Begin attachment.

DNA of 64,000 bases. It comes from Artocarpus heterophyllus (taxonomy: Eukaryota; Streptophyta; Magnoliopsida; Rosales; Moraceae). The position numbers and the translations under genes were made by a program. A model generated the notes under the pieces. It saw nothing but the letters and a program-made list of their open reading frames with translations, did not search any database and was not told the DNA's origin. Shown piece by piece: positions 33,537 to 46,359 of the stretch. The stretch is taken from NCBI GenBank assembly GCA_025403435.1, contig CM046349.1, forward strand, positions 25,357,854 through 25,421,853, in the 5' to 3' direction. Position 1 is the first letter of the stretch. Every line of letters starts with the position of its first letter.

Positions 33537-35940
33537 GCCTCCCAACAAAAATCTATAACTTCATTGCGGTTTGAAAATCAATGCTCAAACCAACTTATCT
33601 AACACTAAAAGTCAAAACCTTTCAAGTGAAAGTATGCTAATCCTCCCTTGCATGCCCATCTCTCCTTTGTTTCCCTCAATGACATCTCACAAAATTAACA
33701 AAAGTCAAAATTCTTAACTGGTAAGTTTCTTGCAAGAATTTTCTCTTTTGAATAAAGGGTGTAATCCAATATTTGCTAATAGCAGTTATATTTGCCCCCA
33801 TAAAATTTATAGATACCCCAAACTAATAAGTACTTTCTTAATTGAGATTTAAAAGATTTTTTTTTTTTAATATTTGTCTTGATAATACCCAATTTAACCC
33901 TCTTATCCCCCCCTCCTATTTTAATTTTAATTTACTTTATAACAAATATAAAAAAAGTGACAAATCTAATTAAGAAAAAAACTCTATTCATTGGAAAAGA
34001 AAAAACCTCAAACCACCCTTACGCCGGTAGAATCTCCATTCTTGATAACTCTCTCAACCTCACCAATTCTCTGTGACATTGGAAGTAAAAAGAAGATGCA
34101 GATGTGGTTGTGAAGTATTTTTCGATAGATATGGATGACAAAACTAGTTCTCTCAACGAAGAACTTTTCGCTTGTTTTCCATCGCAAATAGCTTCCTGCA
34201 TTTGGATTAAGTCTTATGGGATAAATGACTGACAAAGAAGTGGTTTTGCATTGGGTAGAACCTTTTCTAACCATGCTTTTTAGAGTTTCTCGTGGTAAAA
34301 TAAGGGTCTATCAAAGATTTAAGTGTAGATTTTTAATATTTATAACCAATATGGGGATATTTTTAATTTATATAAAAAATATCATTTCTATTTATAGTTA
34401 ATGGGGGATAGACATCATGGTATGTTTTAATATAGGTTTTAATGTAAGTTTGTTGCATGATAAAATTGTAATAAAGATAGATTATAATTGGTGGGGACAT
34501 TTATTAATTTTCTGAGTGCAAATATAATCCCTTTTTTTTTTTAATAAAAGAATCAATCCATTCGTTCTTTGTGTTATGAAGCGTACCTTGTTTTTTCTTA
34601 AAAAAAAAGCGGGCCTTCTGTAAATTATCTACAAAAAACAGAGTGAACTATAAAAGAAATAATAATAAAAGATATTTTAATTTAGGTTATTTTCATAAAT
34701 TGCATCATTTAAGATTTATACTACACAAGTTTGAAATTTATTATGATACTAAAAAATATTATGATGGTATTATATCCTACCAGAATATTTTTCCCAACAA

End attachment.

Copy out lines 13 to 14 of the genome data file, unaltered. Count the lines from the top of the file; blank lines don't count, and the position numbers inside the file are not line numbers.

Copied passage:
34501 TTATTAATTTTCTGAGTGCAAATATAATCCCTTTTTTTTTTTAATAAAAGAATCAATCCATTCGTTCTTTGTGTTATGAAGCGTACCTTGTTTTTTCTTA
34601 AAAAAAAAGCGGGCCTTCTGTAAATTATCTACAAAAAACAGAGTGAACTATAAAAGAAATAATAATAAAAGATATTTTAATTTAGGTTATTTTCATAAAT